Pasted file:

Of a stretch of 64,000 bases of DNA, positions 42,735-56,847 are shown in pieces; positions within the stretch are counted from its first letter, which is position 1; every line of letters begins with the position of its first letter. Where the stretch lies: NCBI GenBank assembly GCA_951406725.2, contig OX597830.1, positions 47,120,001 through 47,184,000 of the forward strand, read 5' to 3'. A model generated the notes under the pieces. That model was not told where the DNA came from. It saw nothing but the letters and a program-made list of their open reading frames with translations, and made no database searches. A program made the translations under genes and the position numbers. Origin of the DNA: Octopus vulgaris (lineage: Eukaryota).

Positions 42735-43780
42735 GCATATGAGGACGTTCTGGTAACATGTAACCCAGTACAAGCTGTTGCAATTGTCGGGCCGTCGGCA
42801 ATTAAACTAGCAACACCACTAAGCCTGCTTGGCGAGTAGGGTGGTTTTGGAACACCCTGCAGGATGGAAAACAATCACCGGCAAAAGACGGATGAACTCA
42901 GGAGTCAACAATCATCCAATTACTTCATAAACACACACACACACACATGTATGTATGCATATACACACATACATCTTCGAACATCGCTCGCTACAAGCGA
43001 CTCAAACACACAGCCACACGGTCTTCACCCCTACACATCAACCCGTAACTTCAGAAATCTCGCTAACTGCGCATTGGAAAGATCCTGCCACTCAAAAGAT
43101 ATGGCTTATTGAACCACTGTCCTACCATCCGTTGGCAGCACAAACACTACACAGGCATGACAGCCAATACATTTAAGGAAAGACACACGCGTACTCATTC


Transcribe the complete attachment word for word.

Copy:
Of a stretch of 64,000 bases of DNA, positions 42,735-56,847 are shown in pieces; positions within the stretch are counted from its first letter, which is position 1; every line of letters begins with the position of its first letter. Where the stretch lies: NCBI GenBank assembly GCA_951406725.2, contig OX597830.1, positions 47,120,001 through 47,184,000 of the forward strand, read 5' to 3'. A model generated the notes under the pieces. That model was not told where the DNA came from. It saw nothing but the letters and a program-made list of their open reading frames with translations, and made no database searches. A program made the translations under genes and the position numbers. Origin of the DNA: Octopus vulgaris (lineage: Eukaryota).

Positions 42735-43780
42735 GCATATGAGGACGTTCTGGTAACATGTAACCCAGTACAAGCTGTTGCAATTGTCGGGCCGTCGGCA
42801 ATTAAACTAGCAACACCACTAAGCCTGCTTGGCGAGTAGGGTGGTTTTGGAACACCCTGCAGGATGGAAAACAATCACCGGCAAAAGACGGATGAACTCA
42901 GGAGTCAACAATCATCCAATTACTTCATAAACACACACACACACACATGTATGTATGCATATACACACATACATCTTCGAACATCGCTCGCTACAAGCGA
43001 CTCAAACACACAGCCACACGGTCTTCACCCCTACACATCAACCCGTAACTTCAGAAATCTCGCTAACTGCGCATTGGAAAGATCCTGCCACTCAAAAGAT
43101 ATGGCTTATTGAACCACTGTCCTACCATCCGTTGGCAGCACAAACACTACACAGGCATGACAGCCAATACATTTAAGGAAAGACACACGCGTACTCATTC